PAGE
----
Astronauts on the International Space Station (ISS) need cargo to sustain their missions, and they depend on cargo transported via rocket ships to send supplies and tools. However, it sometimes takes weeks or even months for critical supplies to reach them. As humans venture further into space, these cargo missions will become even more expensive and complex.

However, that’s where zero-gravity printing, otherwise known as 3D printing in space, can make its impact. The dependence upon cargo resupply has afforded the space industry opportunities to choose alternate options for spacecraft supplies.

Additive manufacturing is a way of printing 3D parts from a digital machine. For comparison, consider the common office printer; a 2D file prints images and text on paper,while a 3D printer uses a 3D file to distribute thin layers of material on top of the other, creating a fully-formed, 3D model. The 3D print test demonstrated on the International Space Station was a major step toward making zero-gravity 3D printing a reality for long-duration space missions. This will be a significant component for sustainable, deep-space human exploration of far-off, celestial bodies like the moon or Mars, where there is limited availability of Earth-based materials and logistics support.

To prepare for implementing this revolutionary technology in space, NASA’s Marshall Space Flight Center and Made in Space teamed up to develop and launch the first 3D experiment on the International Space Station in 2014. Using extrusion additive manufacturing, the first 3D printer in space created objects layer by layer out of Acrylonitrile Butadiene Styrene (ABS) plastic, which we know as the same material used to make Lego bricks. Over 20 parts are printed on the innovation, as files are loaded onto the printer with additional files uplinked from Earth.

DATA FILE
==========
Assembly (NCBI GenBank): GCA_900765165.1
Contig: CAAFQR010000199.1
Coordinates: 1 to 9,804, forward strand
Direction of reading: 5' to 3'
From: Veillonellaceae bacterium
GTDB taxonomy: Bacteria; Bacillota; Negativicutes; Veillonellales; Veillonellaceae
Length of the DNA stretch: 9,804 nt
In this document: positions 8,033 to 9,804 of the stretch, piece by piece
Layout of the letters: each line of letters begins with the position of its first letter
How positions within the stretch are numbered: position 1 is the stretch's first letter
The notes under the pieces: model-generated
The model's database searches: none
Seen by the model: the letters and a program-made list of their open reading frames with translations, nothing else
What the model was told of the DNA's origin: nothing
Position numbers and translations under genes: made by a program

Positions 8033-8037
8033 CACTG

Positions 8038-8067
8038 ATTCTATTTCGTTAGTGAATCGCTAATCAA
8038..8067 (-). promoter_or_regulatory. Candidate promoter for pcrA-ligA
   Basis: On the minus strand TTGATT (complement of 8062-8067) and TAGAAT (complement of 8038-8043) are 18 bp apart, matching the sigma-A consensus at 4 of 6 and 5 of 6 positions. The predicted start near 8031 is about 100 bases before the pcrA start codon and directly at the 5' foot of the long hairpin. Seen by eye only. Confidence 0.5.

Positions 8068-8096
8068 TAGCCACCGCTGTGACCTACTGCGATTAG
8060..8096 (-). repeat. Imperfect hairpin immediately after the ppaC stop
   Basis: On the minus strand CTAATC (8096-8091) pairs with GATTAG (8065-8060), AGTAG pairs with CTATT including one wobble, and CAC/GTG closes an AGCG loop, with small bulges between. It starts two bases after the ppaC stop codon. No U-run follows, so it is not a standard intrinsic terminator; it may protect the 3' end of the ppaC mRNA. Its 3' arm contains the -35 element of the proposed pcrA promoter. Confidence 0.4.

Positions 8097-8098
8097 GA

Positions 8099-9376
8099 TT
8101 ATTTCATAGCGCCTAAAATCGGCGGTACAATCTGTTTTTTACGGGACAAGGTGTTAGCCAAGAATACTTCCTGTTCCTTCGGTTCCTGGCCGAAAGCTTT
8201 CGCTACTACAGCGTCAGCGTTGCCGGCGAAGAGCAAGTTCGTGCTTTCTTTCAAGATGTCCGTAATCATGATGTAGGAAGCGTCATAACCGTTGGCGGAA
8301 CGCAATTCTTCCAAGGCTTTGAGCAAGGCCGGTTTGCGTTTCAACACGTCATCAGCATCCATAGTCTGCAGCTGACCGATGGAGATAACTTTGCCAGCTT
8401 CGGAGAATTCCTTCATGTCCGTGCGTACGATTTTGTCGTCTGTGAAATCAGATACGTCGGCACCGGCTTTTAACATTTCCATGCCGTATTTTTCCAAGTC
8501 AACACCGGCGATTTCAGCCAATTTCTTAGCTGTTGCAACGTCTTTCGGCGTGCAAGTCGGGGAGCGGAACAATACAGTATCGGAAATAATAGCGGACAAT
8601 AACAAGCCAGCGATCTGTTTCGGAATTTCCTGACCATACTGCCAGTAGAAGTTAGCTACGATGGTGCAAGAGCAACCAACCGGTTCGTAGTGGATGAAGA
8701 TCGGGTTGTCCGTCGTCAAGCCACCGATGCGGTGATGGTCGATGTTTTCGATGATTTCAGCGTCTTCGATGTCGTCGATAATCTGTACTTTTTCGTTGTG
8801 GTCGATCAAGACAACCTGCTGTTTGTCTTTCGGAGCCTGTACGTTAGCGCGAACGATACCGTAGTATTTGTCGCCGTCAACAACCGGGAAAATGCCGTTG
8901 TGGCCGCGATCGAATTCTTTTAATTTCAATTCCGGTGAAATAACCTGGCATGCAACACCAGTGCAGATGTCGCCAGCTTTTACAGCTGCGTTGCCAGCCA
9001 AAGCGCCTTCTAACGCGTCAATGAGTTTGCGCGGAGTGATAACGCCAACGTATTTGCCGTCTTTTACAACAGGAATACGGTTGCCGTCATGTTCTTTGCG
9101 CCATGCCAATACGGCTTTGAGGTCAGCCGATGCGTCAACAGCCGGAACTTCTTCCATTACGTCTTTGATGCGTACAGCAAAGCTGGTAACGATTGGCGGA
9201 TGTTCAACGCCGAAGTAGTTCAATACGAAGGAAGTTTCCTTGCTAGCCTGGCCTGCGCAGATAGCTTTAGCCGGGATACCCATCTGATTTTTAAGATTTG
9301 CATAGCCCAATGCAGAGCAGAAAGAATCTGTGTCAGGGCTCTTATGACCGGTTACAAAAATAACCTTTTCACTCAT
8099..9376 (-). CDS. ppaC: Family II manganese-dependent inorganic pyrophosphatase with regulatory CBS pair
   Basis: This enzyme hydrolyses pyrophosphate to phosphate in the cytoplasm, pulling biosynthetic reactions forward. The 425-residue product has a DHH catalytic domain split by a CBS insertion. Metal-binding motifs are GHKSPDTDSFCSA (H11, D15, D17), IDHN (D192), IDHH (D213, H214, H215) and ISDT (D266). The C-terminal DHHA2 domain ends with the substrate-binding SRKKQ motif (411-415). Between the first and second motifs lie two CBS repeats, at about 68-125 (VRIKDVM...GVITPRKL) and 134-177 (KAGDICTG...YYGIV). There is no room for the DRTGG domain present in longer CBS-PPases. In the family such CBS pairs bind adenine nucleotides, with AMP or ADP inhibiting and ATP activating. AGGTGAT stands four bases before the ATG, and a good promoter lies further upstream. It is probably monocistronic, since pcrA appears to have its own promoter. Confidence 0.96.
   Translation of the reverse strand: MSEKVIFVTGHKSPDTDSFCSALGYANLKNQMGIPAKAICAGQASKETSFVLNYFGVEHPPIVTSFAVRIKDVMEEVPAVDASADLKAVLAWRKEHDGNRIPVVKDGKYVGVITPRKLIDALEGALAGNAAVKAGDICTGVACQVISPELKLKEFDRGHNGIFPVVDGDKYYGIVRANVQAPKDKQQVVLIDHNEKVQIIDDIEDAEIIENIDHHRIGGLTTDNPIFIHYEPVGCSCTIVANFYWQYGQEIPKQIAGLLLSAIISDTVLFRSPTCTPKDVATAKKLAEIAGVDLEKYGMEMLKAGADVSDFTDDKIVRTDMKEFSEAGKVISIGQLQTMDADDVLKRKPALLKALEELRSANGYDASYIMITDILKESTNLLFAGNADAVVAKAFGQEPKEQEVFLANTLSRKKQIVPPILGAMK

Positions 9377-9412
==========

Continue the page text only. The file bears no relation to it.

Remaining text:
Printing in Space: How it Works

But how exactly does the 3D printing device work? The shoebox-sized printer uses a fused filament fabrication process that feeds a continuous thread of plastic through a heated extruder and onto a tray layer by layer to form the three-dimensional object. It’s encased in metal with a glass window so astronauts who use it can look into the printing process. When NASA/Made in Space’s 3D Printing in Zero Gravity project was being tested, researchers found that zero gravity had no differences on printing 3D objects as compared to being printed on Earth. However, there were some noticeable differences to printing in space.

Tracie Parker, one of the investigators on the research project, explained, “​​There were some differences in the flight and ground specimen sets, which are likely attributable to the inherent variability in subsequent builds common with additive manufacturing processes. As with any process, it is important to have good process control. The idea with the technology demonstration was to show that you can do this in microgravity, and the only way to test that was operating over time on the station.”

Made In Space then created the Additive Manufacturing Facility (AMF) to print a variety of materials, including engineered plastics. A later investigation created parts with this new printer on the ISS. They printed hundreds of objects that are currently undergoing analysis. However, they took a different testing approach to examine the filament layup on objects and its consistency. One challenge is that there are no firm standards to test 3D printed materials. However, organizations and agencies like NASA are working to advance testing procedures.

Thankfully, the process can further lead to increased cost savings, reduction in mass and labor, along with production time. The ISS crew will be able to use the AMF to perform station maintenance, build new tools, and repair outdated sections of the ISS in an emergency. Plus, the AMF is capable of producing components from a variety of space-rated composites. This diversity of the products allows for various parts and devices to be tailored to the specific need, enabling current and future space-mission applications. By 2026, private space 3D printing is expected to reach $2.1 billion as the space sector embraces additive manufacturing to enhance and optimize space parts to reduce costs and weight. What was seen as pure science fiction just ten years ago is rapidly innovating and making a difference to our future in space.